Time for a haircut!

new-haircut-for-greeceMy Swiss banker buddy is in a grumpy mood this afternoon. He tells me with a certain malice that the UK economy has a deficit of 110% of its GDP, and asks me what should be done about it. Im a bit dubious about this statistic but don’t have my John Lanchester book to hand so can’t really contradict him. He argues forcefully that the only way out of this mess is to cut public spending. I’ve obviously heard this argument a great deal over the last few months but it’s the first opportunity I’ve had to discuss it face to face with a managing director of one of Europe’s leading investment banks, ie. a genuine full-on capitalist bastard.

When he lets me get a word in edgeways I pose him two questions: where did all this debt come from, and who is it owed to? Because as far as I can tell the answer to both questions is the same: the banks. It seems to me greatly unfair that public services should be cut in order to pay the banks so as to deal with the horrible mess that the banks themselves created. I ask him what happens if, as seems likely, one of the debtor countries can’t pay or refuses to do so? His answer is intriguing, and suggests a slogan other than ‘Can’t pay won’t pay!’: in that case, he says, the holders of goverment bonds have to take a haircut. This simply means that their bonds lose value, and their holders lose money. But it’s not just financial institutions and wealthy individuals, he points out, it’s also private pension funds, insurance companies, and all sorts of other interests. Their investments lose value, they reduce spending in other areas, people lose their jobs, the whole economy suffers.

Now I’m no expert and I’m not really in a position to dispute the scenario he’s just outlined. Nevertheless I’ve never quite sure if I even believe in this thing called ‘the economy’. Surely there are different economies, with conflicting interests, some more powerful than others. But even with leaving Naomi Klein aside for a brief moment, it seems to me preferable to force bond holders to take such a haircut, with the risk that this apparently implies of an economic downturn, than to close hospitals, schools and homes for the elderly, essentially privatise universities, starve the unemployed into non-existent jobs and generally abandon the poorest and most vulnerable to destitution and misery.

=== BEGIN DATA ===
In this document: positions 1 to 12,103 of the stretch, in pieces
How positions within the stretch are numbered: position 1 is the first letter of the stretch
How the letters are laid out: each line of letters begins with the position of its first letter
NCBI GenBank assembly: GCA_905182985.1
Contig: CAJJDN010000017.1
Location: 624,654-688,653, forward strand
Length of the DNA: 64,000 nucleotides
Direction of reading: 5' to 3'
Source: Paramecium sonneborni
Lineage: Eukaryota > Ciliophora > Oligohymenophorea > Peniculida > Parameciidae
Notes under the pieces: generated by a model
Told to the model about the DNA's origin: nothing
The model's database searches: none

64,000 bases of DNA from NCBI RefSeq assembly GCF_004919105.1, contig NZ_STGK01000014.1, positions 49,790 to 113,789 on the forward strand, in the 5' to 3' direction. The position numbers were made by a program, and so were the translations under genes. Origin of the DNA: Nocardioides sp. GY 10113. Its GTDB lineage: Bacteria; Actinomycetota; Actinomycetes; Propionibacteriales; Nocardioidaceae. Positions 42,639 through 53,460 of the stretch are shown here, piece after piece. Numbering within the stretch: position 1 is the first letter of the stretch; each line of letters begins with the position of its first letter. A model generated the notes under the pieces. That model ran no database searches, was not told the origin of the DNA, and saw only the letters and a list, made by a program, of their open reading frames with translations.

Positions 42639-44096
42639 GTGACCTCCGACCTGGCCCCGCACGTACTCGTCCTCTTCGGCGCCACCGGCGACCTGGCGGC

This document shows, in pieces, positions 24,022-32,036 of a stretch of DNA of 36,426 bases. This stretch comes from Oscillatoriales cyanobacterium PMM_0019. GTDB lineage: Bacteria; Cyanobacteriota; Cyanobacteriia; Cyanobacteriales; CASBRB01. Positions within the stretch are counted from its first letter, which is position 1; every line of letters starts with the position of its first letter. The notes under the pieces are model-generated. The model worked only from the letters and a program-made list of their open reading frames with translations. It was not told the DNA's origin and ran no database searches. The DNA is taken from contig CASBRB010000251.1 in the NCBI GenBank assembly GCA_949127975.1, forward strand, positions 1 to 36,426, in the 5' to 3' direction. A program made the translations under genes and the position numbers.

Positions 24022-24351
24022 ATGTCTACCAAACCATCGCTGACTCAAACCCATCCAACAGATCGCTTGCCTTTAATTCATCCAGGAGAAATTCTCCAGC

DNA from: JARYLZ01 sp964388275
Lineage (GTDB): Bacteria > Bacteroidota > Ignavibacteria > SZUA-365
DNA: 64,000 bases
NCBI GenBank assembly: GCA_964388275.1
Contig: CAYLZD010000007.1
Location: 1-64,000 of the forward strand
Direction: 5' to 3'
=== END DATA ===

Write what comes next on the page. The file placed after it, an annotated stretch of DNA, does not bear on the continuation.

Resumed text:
I’m not about to convince Herr GeldSäcke of any of this. But it’s been a useful session which seems to have cheered him up no end and which has taught me two important things: one, bond holders will need to take a haircut soon, and two: orange jeans and a black cardigan with little white skulls all down the arms combined with a shiny brand new pair of crocodile shoes is evidently a very popular look for forty something year old investment bankers in Zürich this year. Rather him than me.

David Miliband’s secret Swiss bank accounts

So I’m teaching Switzerland’s second richest man, apparently a close personal friend of that Indian fella who owns all the world’s steel deposits. He tells me he used to be a farmer who did the decathlon for the Swiss national team but didn’t go to the Olympics because the piglets were in flower or something, and then one day he decided to set up Switzerland’s second largest credit card company, did so, became stupendously wealthy, bought a nice place in St. Moritz (or maybe that was a nice place called St. Moritz) and is now managing director of one of the world’s biggest (maybe even second biggest) investment banks. He’s a nice guy, personable at least, although I’m well aware that while I’m talking to him thousands of minions are running round bankrupting Ireland on his behalf, which means what I’m doing is actually technically wrong in all sorts of important ways, but he asks me what I think of David Cameron and laughs heartily when it very rapidly becomes clear that our worldviews are as diametrically opposed as our income brackets. I’m to be one of his servants for the next five days and my impotent rage seems to entertain him at least. Plus he says things like I used to live in a willage and so you’d like to live in Chapan, and I’m pretty sure I can help him with that.